DOJ’s Dirty Deeds

It has been a week of scandalous doings on Attorney General Merrick Garland’s watch.   Congress seems paralyzed to intervene with more than hearings, and so far, only federal district court Judge Maryellen Noreika has tried. As I explain, it’s questionable whether her conduct will prevent the Justice Department from exonerating Hunter Biden from laundering what may be as much as $50 million in bribes from countries, including China, Ukraine, and Romania, into his family’s pockets. Through Jack Smith, it has corralled President Trump’s valet and the Mar-a-Largo maintenance worker into the ridiculous documents case. Finally, it dropped another case against crypto scammer Sam Bankman-Fried, who contributed as much as $90 million dollars of ill-gotten funds almost entirely to Democrat candidates and their action committees.

Hunter Biden and the No-good, Dirty Deal

Ferried to the courthouse by a substantial (obviously taxpayer-paid) motorcade, Hunter appeared chipper, obviously believing that his very significant tax avoidance and FARA (Foreign Agents Registration Act) violations were going to be wiped off the prosecution table if he pled guilty to two misdemeanor charges for unrelated offenses.

The tables quickly turned. It was alleged that counsel for the defense had misled the court clerk into believing she was acting for the government in requesting the amicus brief filed by House Ways and Means Committee Chairman Jason Smith be removed from the docket. Upon learning of the impersonation deception, the Judge threatened sanctions against Hunter’s team. It’s not clear whether or not she accepted the explanation offered, ("an unfortunate and unintentional miscommunication”), but on Friday, she entered an order that reads in relevant part:

“Any such issues and inquiries shall be submitted in writing and placed on the docket. To the extent that the rare instance arises in which a writing is not practicable, a phone call may be made to my Chambers by an attorney who represents one of the parties in these cases or an interested third party.”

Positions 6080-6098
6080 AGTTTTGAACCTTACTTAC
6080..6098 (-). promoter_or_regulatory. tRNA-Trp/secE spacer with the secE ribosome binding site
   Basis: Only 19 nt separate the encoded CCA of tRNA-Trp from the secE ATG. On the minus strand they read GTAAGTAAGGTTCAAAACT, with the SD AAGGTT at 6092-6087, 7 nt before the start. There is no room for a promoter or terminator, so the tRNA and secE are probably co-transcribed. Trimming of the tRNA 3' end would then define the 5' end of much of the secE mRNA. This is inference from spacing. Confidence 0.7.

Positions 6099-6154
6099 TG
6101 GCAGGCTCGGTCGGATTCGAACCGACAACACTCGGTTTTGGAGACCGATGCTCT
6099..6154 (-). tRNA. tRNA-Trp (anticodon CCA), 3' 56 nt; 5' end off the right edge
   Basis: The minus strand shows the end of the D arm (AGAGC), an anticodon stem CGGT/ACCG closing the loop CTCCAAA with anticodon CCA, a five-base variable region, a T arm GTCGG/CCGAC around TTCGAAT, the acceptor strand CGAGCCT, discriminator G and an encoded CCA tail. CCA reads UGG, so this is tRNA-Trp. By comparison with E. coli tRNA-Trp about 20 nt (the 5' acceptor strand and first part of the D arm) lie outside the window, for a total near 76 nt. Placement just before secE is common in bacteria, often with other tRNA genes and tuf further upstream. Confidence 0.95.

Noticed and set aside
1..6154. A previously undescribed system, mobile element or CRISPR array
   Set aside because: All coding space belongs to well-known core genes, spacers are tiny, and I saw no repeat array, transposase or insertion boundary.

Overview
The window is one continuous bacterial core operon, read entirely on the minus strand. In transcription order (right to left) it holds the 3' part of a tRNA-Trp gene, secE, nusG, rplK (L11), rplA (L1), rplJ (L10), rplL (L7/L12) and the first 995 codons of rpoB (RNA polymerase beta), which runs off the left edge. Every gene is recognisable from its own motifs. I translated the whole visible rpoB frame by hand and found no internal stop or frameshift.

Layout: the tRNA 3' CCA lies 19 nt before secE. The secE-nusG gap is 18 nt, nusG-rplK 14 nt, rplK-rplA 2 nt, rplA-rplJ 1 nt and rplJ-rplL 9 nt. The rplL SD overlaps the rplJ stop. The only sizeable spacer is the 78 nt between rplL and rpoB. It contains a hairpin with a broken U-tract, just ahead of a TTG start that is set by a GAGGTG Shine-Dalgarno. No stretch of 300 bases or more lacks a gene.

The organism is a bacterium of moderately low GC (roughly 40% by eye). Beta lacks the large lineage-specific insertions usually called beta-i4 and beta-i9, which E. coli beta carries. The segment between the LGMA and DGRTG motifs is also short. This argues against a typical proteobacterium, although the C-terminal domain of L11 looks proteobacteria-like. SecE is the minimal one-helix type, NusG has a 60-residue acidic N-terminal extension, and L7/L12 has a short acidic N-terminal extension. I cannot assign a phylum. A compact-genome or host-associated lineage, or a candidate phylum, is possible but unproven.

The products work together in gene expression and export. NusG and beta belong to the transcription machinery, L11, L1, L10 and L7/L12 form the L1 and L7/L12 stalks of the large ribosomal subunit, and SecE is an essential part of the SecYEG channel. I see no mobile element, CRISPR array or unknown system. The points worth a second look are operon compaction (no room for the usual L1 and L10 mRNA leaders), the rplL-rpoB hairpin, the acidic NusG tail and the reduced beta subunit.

The case went downhill after that when it appeared the government and defense counsel had tried to pull the wool over her eyes about the full extent of the plea deal. The plea on its face seemed to recommend probation after Hunter admitted guilt on two misdemeanor charges that he failed to pay over $100,000 in taxes on income earned in 2017 and 2018 and would avoid consequences for a felony gun charge. The devil was in the details: A side pretrial diversion agreement, the most important portion of which (paragraph 15) had just been handed to the judge before she entered the courtroom. The judge needed clarification of it as it appeared to give Hunter immunity from a firearm offense as well as tax and other tax crimes. 

"Have you ever seen a diversion agreement where the agreement not to prosecute is so broad that it encompasses crimes in a different case?” she asked assistant U.S. Attorney Leo Wise.

Mr. Wise replied that he had not.

Questioning why such promises were made in the diversion agreement -- an agreement she could not rule on [by its very terms] -- the judge said: “It seems to me like you are saying ‘just rubber stamp the agreement, Your Honor.’ …This seems to me to be form over substance.”

Ultimately, the judge deferred action on the plea deal, declaring that she could not accept it as is.

The DoJ has been insisting to congressional investigators that it could not respond to inquiries about the Hunter case in those matters still under investigation, but the diversion agreement, of course, would render that claim and any “investigation” baseless. In any event, when pressed, the prosecution team denied that accepting the plea deal would grant Hunter criminal immunity in perpetuity, at which point the deal fell apart because Hunter’s counsel quite reasonably believed that would be the effect. Hunter responded, “not guilty,” and the hearing ended. I think it is beyond debate that the government backed off what criminal lawyers call a “global agreement” because it stunk of a partisan cover-up, mostly to protect the “big guy,” President Biden.